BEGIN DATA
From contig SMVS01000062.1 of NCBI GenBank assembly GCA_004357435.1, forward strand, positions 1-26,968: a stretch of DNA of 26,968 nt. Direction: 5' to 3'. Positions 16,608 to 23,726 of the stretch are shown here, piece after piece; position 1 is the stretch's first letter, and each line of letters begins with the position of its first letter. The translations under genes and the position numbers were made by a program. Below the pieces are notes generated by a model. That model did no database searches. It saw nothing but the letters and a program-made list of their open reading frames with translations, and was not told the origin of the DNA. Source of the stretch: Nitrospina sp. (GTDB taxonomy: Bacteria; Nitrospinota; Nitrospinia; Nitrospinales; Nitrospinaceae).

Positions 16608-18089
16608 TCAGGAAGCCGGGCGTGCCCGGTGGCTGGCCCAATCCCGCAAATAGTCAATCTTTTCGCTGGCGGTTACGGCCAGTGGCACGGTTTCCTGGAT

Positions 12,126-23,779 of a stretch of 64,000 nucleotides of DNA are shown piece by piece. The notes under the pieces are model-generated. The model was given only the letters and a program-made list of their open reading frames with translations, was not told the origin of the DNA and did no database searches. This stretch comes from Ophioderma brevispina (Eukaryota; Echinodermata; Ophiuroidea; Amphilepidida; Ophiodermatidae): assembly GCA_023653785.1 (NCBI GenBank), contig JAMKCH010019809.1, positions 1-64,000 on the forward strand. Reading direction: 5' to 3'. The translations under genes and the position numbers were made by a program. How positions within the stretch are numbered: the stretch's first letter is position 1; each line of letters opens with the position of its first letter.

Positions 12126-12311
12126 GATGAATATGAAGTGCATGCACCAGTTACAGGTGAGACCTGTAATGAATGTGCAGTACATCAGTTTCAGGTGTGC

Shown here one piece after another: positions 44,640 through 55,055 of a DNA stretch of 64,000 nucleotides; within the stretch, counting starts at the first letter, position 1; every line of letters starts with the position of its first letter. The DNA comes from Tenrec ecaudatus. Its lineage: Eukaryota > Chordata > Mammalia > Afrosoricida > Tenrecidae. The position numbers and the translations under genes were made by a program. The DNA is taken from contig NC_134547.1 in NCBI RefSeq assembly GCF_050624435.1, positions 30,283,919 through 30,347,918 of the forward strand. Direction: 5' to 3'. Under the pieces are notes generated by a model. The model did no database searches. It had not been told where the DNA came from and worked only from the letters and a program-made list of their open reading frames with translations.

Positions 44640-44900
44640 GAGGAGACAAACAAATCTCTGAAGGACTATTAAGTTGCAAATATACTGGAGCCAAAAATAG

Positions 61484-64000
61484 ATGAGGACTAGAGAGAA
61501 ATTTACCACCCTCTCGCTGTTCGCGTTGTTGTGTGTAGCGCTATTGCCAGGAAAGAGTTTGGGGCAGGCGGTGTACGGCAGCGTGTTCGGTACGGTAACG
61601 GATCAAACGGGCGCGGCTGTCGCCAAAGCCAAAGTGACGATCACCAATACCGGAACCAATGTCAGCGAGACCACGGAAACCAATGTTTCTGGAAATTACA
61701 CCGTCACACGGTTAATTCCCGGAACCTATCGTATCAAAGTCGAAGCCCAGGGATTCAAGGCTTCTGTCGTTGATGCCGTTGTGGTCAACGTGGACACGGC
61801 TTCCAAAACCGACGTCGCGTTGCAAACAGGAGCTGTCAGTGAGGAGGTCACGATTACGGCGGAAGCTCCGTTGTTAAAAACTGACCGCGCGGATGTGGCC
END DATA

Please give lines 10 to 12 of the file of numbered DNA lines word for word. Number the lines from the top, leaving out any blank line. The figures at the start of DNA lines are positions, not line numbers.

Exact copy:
Positions 61484-64000
61484 ATGAGGACTAGAGAGAA
61501 ATTTACCACCCTCTCGCTGTTCGCGTTGTTGTGTGTAGCGCTATTGCCAGGAAAGAGTTTGGGGCAGGCGGTGTACGGCAGCGTGTTCGGTACGGTAACG